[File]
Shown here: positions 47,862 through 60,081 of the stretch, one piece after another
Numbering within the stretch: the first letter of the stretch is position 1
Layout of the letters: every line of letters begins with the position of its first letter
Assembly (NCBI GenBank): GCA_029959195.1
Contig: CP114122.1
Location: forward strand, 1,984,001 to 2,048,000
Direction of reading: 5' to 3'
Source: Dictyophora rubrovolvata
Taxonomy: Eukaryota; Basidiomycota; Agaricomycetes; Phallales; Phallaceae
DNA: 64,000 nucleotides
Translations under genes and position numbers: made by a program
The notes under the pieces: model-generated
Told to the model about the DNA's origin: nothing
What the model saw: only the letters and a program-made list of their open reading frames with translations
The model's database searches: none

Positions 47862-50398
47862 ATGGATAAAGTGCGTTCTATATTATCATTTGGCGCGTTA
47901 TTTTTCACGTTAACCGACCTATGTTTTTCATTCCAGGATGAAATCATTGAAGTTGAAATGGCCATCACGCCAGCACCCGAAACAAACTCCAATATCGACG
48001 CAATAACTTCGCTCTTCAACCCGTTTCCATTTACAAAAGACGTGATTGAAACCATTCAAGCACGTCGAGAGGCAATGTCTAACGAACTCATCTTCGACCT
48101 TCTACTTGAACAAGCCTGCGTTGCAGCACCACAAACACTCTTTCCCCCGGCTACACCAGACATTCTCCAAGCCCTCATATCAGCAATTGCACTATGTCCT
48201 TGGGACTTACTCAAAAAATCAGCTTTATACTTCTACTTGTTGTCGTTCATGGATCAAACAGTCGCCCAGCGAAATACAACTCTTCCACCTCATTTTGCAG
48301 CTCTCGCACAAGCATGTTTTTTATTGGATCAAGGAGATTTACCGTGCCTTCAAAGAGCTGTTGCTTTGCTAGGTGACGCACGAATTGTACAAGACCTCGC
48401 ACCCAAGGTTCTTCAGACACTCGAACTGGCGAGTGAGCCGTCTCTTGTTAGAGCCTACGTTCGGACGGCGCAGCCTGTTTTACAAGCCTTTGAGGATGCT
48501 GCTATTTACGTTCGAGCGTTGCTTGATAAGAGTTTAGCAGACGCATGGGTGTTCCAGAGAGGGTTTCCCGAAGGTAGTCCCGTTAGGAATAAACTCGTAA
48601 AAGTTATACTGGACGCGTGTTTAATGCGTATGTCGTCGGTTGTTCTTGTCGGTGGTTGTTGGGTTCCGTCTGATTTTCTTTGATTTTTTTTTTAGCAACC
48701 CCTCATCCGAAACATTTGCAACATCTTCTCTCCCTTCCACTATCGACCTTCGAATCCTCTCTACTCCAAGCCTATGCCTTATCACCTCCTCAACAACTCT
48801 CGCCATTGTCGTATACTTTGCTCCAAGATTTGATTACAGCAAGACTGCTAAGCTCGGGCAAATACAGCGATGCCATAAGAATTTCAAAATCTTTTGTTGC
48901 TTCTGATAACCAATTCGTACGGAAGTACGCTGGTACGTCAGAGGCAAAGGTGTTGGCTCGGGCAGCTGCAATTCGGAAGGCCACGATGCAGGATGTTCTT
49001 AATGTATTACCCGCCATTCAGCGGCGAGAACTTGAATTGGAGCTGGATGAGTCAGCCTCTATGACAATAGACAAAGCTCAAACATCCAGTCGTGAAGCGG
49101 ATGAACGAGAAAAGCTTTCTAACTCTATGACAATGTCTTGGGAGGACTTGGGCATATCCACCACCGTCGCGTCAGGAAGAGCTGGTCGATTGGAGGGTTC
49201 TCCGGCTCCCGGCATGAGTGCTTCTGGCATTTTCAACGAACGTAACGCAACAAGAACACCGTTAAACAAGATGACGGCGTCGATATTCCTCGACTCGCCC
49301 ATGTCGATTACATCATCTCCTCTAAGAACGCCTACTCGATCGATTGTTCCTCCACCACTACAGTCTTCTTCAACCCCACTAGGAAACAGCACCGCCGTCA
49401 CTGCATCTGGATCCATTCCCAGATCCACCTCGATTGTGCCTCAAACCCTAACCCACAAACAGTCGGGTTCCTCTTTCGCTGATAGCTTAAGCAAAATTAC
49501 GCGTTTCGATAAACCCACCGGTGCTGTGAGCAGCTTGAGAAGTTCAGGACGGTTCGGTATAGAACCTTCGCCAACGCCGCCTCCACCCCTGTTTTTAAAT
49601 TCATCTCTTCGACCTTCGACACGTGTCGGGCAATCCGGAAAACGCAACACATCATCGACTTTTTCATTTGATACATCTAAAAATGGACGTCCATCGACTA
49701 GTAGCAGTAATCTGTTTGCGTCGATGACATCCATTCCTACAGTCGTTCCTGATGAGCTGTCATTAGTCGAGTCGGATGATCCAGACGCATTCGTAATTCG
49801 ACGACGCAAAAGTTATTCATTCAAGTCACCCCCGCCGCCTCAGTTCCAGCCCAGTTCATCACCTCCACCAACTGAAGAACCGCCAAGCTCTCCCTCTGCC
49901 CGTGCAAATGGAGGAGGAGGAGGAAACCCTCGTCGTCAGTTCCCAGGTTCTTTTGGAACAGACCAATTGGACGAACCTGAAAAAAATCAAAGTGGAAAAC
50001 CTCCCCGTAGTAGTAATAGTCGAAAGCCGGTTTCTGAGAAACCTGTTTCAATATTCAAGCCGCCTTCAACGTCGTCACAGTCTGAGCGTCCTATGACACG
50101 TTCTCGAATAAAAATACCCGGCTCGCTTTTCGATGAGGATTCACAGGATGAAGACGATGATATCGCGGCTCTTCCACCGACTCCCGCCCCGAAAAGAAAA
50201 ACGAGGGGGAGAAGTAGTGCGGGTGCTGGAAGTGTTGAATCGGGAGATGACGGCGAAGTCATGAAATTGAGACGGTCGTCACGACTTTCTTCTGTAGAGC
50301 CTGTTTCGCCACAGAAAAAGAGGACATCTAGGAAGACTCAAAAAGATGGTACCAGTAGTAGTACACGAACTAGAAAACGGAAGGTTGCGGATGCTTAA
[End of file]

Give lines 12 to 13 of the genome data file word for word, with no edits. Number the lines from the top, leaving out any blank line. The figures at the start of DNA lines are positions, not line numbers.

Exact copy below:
The notes under the pieces: model-generated
Told to the model about the DNA's origin: nothing